Projectile motion (part 7)  Summary and Q&A
TL;DR
This video explains how to calculate the height a ball reaches when thrown vertically, using equations of motion.
Key Insights
 🏐 The initial velocity of a thrown ball can be found using the equation v = gt/2.
 💬 The height a ball reaches when thrown vertically can be calculated using the equation h = gt^2/8.
 💦 The same equations can be used to calculate the time it takes for a dropped ball to fall.
 ❤️🩹 Average velocity depends on both speed and direction, and in this case, it is 0 because the ball starts and ends at the same place.
 🐎 Understanding the concepts of speed and velocity is crucial in differentiating between them.
 👱 The equations used in this analysis rely on the assumptions of idealized motion without air resistance or other external factors.
 💬 Throwing a ball with a longer time of flight results in a greater height achieved.
Transcript
Read and summarize the transcript of this video on Glasp Reader (beta).
Questions & Answers
Q: How do you calculate the initial velocity of a thrown ball?
The initial velocity can be calculated using the equation v = gt/2, where g is the acceleration due to gravity and t is the time. For example, if the time is 3 seconds, the initial velocity would be 1.5g m/s.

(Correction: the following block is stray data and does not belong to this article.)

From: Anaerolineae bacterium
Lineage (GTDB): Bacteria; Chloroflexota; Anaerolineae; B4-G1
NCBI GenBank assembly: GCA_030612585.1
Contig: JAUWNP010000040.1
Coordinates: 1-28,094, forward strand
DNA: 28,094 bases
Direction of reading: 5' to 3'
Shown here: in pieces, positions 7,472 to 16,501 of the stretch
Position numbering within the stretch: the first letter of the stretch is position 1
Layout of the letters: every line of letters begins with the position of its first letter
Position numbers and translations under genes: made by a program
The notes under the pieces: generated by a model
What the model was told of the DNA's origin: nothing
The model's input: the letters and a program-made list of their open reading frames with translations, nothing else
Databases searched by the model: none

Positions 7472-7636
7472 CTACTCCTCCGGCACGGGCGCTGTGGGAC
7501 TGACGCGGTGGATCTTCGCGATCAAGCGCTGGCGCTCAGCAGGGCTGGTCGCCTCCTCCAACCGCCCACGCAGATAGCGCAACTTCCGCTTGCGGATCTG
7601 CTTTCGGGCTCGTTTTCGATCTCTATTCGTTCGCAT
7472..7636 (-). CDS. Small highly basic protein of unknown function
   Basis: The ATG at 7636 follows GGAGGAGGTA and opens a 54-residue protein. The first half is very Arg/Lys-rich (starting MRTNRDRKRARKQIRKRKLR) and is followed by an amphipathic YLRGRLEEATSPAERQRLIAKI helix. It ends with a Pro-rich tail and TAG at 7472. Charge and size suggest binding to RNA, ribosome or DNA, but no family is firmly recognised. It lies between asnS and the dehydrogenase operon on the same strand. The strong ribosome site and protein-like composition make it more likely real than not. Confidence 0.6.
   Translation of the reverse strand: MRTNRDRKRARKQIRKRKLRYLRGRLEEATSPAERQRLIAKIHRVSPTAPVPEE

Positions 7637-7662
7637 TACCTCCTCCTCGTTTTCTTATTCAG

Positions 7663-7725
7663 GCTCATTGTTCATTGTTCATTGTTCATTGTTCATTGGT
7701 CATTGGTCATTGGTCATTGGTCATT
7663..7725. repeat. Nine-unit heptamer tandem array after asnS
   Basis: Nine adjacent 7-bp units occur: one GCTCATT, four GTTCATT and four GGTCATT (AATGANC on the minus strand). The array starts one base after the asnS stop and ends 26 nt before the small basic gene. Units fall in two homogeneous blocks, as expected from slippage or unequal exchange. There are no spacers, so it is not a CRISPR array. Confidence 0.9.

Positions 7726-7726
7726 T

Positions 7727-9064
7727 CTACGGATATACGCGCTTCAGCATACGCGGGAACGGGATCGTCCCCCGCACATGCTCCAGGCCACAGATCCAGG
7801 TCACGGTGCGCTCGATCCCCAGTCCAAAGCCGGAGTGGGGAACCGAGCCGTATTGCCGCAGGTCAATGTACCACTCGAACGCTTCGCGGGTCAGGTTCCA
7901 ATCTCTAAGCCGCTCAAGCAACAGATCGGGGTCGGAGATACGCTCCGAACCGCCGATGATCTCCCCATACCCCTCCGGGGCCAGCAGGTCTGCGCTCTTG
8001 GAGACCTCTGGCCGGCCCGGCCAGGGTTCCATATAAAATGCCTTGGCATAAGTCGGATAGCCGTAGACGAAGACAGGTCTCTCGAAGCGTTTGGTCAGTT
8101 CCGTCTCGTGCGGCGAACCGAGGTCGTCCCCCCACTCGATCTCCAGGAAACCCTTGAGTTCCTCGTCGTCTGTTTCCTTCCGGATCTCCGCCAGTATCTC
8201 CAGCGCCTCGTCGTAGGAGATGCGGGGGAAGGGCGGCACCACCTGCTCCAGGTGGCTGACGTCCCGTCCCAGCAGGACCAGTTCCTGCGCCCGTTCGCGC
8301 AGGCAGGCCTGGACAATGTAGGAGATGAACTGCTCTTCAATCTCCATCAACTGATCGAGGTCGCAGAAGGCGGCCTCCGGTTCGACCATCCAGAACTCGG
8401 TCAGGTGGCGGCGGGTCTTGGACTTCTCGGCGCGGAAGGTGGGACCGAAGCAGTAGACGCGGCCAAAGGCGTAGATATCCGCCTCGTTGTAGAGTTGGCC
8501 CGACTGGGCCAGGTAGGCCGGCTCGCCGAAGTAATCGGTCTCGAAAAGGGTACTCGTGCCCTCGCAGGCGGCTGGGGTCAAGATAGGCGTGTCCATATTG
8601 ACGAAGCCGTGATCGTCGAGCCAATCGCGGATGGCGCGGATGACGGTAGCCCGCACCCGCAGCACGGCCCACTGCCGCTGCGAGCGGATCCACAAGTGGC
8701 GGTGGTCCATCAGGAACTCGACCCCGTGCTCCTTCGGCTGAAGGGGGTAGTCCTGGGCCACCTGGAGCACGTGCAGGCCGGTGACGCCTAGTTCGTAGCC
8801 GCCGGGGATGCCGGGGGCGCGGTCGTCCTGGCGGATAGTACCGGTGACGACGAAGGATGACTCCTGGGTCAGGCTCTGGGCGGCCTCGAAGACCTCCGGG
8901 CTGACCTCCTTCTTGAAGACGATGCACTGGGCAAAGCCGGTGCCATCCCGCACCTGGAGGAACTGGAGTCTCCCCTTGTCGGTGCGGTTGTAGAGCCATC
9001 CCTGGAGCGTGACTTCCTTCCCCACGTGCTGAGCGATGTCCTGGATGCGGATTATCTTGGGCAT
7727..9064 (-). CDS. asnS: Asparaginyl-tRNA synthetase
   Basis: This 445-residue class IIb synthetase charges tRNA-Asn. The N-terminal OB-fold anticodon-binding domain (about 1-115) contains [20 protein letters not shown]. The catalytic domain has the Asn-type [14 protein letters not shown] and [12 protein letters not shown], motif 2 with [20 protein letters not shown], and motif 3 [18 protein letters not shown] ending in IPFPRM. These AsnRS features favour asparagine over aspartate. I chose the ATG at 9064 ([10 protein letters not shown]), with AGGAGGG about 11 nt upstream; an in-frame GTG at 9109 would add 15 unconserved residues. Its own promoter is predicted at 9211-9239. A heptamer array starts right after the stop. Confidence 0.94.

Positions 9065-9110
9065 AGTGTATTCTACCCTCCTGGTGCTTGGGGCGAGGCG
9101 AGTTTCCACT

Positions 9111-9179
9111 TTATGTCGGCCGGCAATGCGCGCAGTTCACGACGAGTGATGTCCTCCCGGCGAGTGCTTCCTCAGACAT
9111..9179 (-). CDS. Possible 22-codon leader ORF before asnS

Q: What is the formula for calculating the height a ball reaches when thrown vertically?
The height can be calculated using the equation h = gt^2/8, or alternatively, h = g/2 * (t/2)^2. For instance, if the time is 4 seconds, the height would be 2g m.
Q: Can the same equations be used for a dropped ball?
Yes, the equations can be used for a dropped ball as well. If the ball is dropped from a height h, we can use the equation h = g/2 * (t/2)^2 to calculate the time it takes for the ball to fall.
Q: How do speed and velocity differ in this context?
Speed represents the magnitude of the velocity, while velocity also includes the direction. In the video, the average velocity over the entire time period is 0 because the ball starts and ends at the same place, despite having varying speeds during its trajectory.
Summary & Key Takeaways

The initial velocity of a thrown ball can be calculated using the equation v = gt/2, where g is the acceleration due to gravity and t is the time.

The height the ball reaches can be found using the equation h = gt^2/8, or alternatively, h = g/2 * (t/2)^2.

The same equations can be used to calculate the time it takes for a dropped ball to fall from a given height.